- Dennis, FWIW, CM87, CM96, and CM97 are quite active, since they include well populated parts of the Bay Area with lots of hams. I wouldn t expect them to beMessage 1 of 2 , Sep 29, 2011View SourceDennis,
FWIW, CM87, CM96, and CM97 are quite active, since they include well populated parts of the Bay Area with lots of hams. I wouldn't expect them to be rare. CM86 may be a different story -- a very small segment of it is occupied by the town of Santa Cruz, but most of it is water. K6EU tries to light it up as a rover when he has time, and has found a pretty nice QTH within the UCSC campus. Other spots he's scouted are pretty noisy. This one is easy to drive to, high and quiet, with a good look in almost every direction. If you're going to come over here, that's probably where you want to go.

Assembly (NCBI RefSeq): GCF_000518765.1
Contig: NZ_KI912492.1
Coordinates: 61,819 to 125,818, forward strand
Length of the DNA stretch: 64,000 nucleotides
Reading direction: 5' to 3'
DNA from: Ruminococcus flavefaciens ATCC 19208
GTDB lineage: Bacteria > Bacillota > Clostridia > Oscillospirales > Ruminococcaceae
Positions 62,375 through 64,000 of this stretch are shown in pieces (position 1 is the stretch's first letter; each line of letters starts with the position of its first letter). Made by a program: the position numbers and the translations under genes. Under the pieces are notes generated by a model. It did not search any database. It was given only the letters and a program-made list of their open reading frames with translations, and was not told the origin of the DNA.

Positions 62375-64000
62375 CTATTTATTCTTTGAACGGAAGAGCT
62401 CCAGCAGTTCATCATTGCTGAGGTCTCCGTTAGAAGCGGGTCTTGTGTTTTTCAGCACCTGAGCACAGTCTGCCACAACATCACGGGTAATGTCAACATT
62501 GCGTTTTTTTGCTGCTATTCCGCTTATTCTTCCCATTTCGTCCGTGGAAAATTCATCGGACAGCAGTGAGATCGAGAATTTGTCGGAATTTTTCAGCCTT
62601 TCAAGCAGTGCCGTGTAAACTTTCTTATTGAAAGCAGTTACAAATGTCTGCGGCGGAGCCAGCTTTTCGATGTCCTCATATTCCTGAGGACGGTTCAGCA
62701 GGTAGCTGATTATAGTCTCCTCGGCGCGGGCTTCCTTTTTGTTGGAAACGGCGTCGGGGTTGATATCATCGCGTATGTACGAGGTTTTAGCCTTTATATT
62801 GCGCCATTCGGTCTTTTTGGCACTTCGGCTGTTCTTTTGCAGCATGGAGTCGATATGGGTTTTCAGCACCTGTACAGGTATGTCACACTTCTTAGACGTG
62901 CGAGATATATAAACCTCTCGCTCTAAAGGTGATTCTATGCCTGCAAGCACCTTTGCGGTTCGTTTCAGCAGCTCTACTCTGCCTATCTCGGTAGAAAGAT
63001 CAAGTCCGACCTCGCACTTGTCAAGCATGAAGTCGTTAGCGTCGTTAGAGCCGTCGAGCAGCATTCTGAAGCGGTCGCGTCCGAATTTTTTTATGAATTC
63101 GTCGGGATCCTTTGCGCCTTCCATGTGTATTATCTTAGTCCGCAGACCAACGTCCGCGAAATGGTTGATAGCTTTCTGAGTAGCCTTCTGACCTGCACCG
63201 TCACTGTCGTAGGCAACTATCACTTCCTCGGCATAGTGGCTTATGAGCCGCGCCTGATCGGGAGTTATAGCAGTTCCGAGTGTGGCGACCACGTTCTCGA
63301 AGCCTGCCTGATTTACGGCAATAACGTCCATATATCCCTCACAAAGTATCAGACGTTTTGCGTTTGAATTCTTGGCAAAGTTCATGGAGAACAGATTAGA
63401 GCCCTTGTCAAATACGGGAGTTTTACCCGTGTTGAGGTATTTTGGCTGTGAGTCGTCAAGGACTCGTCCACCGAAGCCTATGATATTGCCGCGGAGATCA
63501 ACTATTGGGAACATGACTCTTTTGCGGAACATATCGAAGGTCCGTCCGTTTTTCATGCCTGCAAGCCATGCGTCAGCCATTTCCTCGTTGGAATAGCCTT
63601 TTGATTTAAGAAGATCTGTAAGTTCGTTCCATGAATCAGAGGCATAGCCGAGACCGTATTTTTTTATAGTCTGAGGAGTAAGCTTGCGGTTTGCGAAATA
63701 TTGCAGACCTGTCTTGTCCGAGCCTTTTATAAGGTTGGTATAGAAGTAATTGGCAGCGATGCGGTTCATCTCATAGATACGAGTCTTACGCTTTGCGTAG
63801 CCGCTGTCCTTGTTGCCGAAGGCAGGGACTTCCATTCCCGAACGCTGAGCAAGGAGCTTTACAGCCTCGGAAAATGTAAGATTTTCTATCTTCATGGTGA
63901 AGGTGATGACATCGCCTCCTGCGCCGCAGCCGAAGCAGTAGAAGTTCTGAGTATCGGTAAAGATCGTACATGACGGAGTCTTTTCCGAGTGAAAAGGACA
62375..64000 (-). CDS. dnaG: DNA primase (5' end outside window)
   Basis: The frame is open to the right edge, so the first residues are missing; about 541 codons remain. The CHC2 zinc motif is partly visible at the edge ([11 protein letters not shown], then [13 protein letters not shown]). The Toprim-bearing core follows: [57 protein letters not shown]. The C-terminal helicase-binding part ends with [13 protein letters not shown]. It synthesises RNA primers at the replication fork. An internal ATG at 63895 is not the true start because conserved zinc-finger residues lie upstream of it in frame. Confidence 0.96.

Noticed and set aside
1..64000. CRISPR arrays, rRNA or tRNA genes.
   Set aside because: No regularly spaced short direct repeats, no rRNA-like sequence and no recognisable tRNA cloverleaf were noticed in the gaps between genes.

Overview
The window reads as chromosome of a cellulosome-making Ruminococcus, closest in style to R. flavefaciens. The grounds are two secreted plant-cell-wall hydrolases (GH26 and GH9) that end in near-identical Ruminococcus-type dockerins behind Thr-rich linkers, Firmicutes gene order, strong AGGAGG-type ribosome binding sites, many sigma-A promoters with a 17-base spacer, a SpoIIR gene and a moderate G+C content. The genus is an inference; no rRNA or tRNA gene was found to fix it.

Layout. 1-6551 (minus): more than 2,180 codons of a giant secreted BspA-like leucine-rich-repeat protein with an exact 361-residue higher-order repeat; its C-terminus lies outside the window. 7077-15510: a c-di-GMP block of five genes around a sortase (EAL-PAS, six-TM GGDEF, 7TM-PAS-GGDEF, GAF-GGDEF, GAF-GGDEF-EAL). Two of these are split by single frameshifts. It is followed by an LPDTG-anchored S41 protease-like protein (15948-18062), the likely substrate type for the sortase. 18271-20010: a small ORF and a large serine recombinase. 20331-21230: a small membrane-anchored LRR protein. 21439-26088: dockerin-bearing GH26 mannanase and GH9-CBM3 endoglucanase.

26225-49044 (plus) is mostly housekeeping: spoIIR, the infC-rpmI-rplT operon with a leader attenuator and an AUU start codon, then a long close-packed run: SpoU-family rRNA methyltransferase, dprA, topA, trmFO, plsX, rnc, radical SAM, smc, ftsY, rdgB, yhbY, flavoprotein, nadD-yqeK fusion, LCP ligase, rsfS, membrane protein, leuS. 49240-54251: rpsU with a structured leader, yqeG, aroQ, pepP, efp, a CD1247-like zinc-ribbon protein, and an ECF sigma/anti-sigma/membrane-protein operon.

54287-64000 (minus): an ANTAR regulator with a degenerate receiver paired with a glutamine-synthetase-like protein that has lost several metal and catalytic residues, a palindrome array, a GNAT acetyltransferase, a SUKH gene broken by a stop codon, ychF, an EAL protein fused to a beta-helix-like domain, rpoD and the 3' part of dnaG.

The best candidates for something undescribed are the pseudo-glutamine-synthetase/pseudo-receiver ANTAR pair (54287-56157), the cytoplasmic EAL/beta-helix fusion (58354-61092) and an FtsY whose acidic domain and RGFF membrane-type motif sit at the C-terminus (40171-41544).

73, Jim K9YC
On 9/29/2011 9:54 AM, aa7vb@... wrote:Friends,As mentioned in an email several weeks back, I will be doing a trip up to the San Francisco Bay area from my DM13 QTH October 12-19. We can presume that catching an Es opening will be a reeeal long shot now so I am working up a travel plan that has heavy emphasis on operating hours that could produce good meteor scatter opportunities.Below is a list of grids I believe some need for FFMA and/or for WSJT meteor scatter awards. However, the list was made up several weeks ago. I would appreciate a note from anyone who thinks they might be around for meteor scatter tries during the trip and what grids they need - I do not want to miss anyone.If there are other grids in the southern half of California that you would like me to try and cover, please let me know which ones.Planned Trip CoverageCM 86, 87, 94, 95, 96,97DM 03, 06, 08, 2373Dennis K7BV
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